What interests me is the degree to which a group of progressives prioritize doing good versus being frugal versus convenience. Most friends and family view me as eccentric for home roasting, but it truly isn't difficult (it is smoky). But most of the mailing list have jettisoned the fancy named fair trade brands for Yuban and Maxwell House. So Price beats Convenience which in turn beats Doing Good.

Hard times are interesting. They give you a view into people's souls in a way prosperous times never do. So far the test has been mild for those I know. May it continue so.

Friday, December 19, 2008

Tagged- Gah!

My darling baby sister has tagged me. This is an Internet phenomenon which I have hitherto avoided participating in. She's family though, so here goes.

Here are the rules:

1. Link to the person who tagged you. Check.
2. Post the rules on your blog. Check.
3. Write six random things about yourself. (See below)
4. Tag six people at the end of your post and link to them. (See further below...)
5. Let each person know they've been tagged and leave a comment on their blog.
6. Let the tagger know when your entry is up.

Six random things

1. We have five cats, one boy and four girls.
2. While I like martinis very much, my favourite cocktail is still a gin & tonic.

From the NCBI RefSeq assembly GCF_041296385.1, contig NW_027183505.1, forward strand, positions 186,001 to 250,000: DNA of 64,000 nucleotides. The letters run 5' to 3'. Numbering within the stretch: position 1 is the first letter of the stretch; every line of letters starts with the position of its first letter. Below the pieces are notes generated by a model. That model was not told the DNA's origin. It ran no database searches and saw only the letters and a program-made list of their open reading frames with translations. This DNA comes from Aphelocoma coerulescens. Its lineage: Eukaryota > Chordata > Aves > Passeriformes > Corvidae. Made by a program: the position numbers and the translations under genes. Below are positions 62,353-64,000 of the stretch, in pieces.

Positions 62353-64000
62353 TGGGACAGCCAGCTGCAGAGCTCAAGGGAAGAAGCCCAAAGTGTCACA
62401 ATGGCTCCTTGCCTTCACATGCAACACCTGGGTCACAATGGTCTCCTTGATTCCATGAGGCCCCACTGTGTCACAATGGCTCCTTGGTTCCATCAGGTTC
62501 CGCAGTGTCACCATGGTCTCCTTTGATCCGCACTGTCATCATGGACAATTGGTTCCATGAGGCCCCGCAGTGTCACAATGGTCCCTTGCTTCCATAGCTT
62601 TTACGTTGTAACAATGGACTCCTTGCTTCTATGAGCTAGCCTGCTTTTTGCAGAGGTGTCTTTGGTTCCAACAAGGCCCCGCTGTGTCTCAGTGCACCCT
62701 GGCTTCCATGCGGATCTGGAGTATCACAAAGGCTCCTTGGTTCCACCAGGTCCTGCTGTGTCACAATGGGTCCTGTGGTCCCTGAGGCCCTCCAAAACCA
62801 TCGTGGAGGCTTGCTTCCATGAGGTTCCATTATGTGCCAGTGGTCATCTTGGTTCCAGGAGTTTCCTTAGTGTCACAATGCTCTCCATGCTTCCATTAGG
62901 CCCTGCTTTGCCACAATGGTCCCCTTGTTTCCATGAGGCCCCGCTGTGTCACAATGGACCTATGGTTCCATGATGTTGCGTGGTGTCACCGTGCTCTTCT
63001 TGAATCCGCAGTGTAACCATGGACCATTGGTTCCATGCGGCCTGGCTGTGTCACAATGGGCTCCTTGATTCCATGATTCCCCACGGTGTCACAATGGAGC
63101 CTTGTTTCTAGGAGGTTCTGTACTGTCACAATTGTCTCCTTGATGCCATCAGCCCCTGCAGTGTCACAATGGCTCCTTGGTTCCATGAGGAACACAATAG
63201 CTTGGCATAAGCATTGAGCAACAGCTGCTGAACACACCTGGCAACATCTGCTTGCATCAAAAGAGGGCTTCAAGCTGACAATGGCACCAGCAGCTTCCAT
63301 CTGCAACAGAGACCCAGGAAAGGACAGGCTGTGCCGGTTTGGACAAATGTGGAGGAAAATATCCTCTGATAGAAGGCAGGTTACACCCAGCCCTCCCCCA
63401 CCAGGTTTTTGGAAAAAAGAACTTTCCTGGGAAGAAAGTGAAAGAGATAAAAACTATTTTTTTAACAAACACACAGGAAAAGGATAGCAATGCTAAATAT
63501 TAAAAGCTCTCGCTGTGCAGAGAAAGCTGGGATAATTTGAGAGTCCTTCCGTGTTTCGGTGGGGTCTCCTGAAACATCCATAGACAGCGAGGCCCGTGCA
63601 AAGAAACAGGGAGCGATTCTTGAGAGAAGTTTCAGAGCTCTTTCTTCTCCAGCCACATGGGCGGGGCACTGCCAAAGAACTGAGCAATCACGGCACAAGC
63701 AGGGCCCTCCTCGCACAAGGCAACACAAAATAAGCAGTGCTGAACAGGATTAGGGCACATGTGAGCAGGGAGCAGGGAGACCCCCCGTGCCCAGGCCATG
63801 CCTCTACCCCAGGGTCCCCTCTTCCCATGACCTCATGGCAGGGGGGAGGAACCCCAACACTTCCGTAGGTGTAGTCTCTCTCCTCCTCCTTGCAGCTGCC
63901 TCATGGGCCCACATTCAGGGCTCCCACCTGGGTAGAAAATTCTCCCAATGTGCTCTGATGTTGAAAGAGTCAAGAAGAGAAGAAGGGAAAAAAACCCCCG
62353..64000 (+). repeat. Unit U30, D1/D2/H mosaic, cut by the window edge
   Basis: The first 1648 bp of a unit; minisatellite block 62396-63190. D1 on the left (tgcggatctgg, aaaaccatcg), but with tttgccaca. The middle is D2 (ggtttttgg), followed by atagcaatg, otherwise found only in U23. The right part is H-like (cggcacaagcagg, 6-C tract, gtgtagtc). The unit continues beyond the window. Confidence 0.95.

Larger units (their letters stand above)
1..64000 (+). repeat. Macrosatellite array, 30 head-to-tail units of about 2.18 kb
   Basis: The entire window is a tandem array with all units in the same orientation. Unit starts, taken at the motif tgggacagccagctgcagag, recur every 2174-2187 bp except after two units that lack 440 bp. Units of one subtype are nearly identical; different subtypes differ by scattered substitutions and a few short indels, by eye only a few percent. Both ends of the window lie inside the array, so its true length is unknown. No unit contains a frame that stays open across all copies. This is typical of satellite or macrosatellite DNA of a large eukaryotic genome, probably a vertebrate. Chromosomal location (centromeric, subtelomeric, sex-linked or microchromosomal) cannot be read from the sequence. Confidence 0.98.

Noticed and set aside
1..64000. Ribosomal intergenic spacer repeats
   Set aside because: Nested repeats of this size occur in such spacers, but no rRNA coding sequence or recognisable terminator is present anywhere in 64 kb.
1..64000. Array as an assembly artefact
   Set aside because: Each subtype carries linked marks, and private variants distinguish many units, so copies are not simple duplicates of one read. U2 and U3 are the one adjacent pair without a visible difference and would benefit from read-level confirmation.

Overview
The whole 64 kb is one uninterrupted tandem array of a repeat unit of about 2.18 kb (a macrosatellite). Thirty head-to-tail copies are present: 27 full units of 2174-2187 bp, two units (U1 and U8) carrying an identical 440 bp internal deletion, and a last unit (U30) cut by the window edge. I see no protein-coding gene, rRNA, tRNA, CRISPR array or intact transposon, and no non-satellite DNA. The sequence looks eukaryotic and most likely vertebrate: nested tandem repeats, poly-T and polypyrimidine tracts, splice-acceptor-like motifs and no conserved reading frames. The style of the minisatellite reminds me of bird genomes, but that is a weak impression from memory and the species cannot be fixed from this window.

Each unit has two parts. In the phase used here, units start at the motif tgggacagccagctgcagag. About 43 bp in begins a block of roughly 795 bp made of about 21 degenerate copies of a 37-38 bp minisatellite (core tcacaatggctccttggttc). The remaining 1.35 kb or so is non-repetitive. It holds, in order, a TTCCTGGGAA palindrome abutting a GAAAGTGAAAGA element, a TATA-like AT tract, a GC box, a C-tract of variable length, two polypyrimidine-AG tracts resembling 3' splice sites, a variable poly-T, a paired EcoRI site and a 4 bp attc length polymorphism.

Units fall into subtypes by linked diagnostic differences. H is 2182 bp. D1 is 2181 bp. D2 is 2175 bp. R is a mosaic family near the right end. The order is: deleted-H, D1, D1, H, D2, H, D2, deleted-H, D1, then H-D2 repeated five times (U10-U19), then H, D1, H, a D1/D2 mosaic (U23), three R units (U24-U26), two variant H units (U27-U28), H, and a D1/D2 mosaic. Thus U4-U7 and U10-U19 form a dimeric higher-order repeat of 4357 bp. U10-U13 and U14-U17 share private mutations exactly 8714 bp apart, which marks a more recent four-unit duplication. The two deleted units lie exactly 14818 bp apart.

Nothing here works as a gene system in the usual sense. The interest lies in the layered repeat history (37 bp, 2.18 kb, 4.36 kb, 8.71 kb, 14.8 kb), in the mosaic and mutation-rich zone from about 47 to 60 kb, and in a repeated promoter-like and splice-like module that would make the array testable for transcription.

3. Our cats' favourite key on the keyboard to hit is F7 (Caret Browsing).
4. I have two post graduate degrees. I barely use one and I snub the other.
5. I like almost anything that involves almonds.
6. I read the Hooker translation of Cyrano de Bergerac at least once a year.

Tagging the following: Perpetua, Rachael, Zana, Cliff, Gene and ABP.

A Phrase Explained

Many years ago the Presiding Bishop of the time, Frank Griswold, exhorted all of us to "live into the tension". I've never really understood what was meant by that phrase. Until now.

In the revisionist worldview, we are clowns walking on a tightrope suspended between a stone column and a random group of onlookers. And all of that activity occurs inside a largish building where our ancestors used to worship God.

Much has been made clear.

Life in a Police State